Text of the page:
GP fined $7500 for trying to persuade patient to drop AHPRA complaint

While the conversation was civil, the GP was still persuading the patient to drop the complaint, the tribunal found.

A tribunal has fined a GP $7500 for trying to persuade a patient to drop an AHPRA complaint, despite clearing him of the allegation that he conducted an intimate examination without consent. 

The GP, 72, knew the patient outside of medicine through their mutual involvement with the Vietnamese Community in Australia WA (VCWA), where he was president and the patient was a welfare officer.

According to the State Administrative Tribunal, the GP criticised the patient’s performance at the VCWA in 2020.

After this, her memory of a consultation nine months earlier turned “sinister”, the tribunal found.

She lodged an AHPRA complaint over the consultation, which she had attended for severe abdominal pain, cramping and lower back pain.

The complaint alleged that the GP lifted up the patient’s skirt to examine her, without consent, and failed to organise a chaperone. 

However, the GP told the tribunal that he asked the patient to lift her top so he could examine her abdomen and did not offer a chaperone because it was not an intimate examination. 

After a three-day hearing last October, the tribunal found in favour of the GP, saying it had a “deep sense of unease” about the patient’s evidence. 

The fact she consulted the same GP again and even took a receptionist job at the practice suggested that the run-in at VCWA may have “coloured” her perspective retrospectively, it said. 

However, the tribunal still found the GP guilty of professional misconduct. 

This was because he and his wife approached the patient a month after the AHPRA complaint, following an encounter at a VCWA meeting. 

The GP admitted he said to the patient, “Why did you do this to me?” and “Look at my eyes — do I look like a sex predator?”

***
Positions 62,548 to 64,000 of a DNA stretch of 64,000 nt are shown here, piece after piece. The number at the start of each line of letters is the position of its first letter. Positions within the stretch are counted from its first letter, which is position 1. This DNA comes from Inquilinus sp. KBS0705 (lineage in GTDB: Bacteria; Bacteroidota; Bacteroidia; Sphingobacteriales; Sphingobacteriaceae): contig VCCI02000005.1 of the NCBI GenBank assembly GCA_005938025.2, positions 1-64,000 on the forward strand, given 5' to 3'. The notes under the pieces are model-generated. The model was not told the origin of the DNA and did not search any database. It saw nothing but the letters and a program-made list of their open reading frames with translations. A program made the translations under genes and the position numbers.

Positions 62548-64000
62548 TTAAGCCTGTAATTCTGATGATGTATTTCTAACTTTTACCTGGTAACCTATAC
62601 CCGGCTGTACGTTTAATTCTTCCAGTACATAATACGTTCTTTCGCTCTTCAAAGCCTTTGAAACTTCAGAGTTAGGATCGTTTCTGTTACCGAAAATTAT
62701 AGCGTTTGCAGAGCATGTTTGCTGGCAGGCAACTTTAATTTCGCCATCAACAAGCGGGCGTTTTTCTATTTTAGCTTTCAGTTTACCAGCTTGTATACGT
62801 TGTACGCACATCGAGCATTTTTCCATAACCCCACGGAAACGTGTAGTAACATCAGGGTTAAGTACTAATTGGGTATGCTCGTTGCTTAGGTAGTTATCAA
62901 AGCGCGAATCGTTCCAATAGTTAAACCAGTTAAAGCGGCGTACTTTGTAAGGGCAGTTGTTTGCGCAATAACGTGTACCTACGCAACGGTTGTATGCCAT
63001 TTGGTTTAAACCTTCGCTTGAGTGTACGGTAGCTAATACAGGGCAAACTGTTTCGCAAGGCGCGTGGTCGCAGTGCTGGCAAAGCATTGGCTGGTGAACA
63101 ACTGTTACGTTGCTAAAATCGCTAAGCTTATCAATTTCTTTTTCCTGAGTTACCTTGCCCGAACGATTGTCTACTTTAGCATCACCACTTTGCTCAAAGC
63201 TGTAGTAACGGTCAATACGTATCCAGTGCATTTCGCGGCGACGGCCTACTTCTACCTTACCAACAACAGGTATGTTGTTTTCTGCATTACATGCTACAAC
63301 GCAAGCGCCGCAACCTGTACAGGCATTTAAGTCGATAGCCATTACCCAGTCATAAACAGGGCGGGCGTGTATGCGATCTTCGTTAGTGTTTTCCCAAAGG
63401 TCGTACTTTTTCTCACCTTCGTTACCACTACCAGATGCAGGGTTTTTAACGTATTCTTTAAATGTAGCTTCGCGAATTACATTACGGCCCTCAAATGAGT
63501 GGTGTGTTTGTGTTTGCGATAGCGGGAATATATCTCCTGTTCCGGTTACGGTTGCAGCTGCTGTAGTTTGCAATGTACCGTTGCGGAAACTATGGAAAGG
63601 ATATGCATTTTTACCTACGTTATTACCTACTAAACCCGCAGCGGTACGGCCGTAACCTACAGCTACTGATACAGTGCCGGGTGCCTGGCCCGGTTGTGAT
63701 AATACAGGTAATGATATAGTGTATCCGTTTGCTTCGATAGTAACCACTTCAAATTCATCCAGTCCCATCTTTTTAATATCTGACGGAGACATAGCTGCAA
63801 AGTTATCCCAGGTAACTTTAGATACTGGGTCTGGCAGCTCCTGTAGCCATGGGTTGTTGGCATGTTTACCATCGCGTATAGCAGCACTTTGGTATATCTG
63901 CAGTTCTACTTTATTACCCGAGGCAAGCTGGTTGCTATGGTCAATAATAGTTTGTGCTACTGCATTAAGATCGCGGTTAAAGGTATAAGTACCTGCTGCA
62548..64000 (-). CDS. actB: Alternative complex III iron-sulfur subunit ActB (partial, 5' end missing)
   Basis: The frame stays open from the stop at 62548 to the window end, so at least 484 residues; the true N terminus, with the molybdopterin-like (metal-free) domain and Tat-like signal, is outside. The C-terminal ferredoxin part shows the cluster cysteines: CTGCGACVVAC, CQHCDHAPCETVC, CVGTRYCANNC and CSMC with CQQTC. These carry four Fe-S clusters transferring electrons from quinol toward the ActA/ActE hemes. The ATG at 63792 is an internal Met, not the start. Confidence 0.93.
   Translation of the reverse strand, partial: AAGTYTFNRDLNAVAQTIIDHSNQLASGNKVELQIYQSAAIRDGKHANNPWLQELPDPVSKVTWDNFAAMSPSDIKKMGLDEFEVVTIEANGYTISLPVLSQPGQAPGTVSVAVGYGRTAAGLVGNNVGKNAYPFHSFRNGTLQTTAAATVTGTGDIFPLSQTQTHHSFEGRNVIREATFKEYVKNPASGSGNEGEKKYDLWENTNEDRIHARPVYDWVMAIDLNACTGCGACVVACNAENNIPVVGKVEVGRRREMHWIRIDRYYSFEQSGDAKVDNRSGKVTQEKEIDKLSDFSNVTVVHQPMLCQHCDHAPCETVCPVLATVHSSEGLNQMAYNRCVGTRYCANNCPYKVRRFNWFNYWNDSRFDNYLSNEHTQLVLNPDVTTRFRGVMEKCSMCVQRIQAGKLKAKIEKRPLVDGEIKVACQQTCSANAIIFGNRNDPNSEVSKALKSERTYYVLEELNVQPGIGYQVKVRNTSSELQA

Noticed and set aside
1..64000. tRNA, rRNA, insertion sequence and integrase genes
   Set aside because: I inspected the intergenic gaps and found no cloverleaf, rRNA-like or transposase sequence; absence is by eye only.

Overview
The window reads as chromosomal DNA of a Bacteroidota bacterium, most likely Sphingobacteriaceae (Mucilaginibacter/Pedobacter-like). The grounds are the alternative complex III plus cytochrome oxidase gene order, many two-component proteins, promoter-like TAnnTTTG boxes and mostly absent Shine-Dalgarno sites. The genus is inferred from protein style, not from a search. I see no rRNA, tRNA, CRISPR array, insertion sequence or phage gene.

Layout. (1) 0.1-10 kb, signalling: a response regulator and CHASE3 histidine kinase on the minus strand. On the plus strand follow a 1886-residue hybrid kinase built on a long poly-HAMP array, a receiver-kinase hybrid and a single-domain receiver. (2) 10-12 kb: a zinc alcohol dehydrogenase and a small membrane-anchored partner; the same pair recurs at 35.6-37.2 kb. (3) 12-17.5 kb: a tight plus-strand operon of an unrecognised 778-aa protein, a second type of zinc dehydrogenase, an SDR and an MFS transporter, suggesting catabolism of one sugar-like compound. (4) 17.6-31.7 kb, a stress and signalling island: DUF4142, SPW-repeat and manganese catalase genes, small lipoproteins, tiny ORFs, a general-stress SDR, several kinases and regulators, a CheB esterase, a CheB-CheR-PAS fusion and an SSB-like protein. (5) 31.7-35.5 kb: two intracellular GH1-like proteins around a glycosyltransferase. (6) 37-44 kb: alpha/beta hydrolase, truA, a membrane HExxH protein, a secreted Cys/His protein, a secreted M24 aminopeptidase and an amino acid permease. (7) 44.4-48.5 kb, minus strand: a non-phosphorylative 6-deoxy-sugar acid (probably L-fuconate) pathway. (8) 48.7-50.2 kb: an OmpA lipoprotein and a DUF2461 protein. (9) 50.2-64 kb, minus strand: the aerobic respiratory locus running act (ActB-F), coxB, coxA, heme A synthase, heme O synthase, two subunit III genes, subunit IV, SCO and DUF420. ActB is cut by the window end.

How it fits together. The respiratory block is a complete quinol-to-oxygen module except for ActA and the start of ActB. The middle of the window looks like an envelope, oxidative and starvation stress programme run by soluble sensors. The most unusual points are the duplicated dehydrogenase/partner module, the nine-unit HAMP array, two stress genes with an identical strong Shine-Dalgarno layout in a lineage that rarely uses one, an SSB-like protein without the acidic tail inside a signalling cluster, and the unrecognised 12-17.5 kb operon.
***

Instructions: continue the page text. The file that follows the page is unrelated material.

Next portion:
He denied he was trying to dissuade the patient from pursuing the complaint. 

“[He] said he did not raise his voice towards the patient or conduct himself in a manner that would intimidate her at all,” the tribunal findings said.

“He claimed it was a calm and peaceful conversation.” 

The tribunal accepted his description of the conversation’s tone.

However, it said the GP was still discouraging the patient from pursuing the complaint, based on his words, and regardless of his tone.

This was “antithetical” to the Medical Board of Australia code of conduct, which stated that good medical practice involved acknowledging the patient’s right to complain, it said.

Lawyers for the board asked the tribunal to suspend the GP for six months over the conversation. 

But the tribunal settled for a fine instead, pointing to the GP’s unblemished professional record and the fact that a suspension would deny around 8500 Vietnamese-speaking patients access to their long-term doctor. 

The GP’s misconduct was at the “lower end of the spectrum of seriousness for conduct warranting disciplinary action”, it said. 

The conversation with the patient was spontaneous, not a planned attempt to discourage the complaint, it added.

“[He] did not consciously depart from his professional obligations.”

“Rather, while engaging in the conversation, he forgot the standards expected of him and embodied in the code [of conduct].” 

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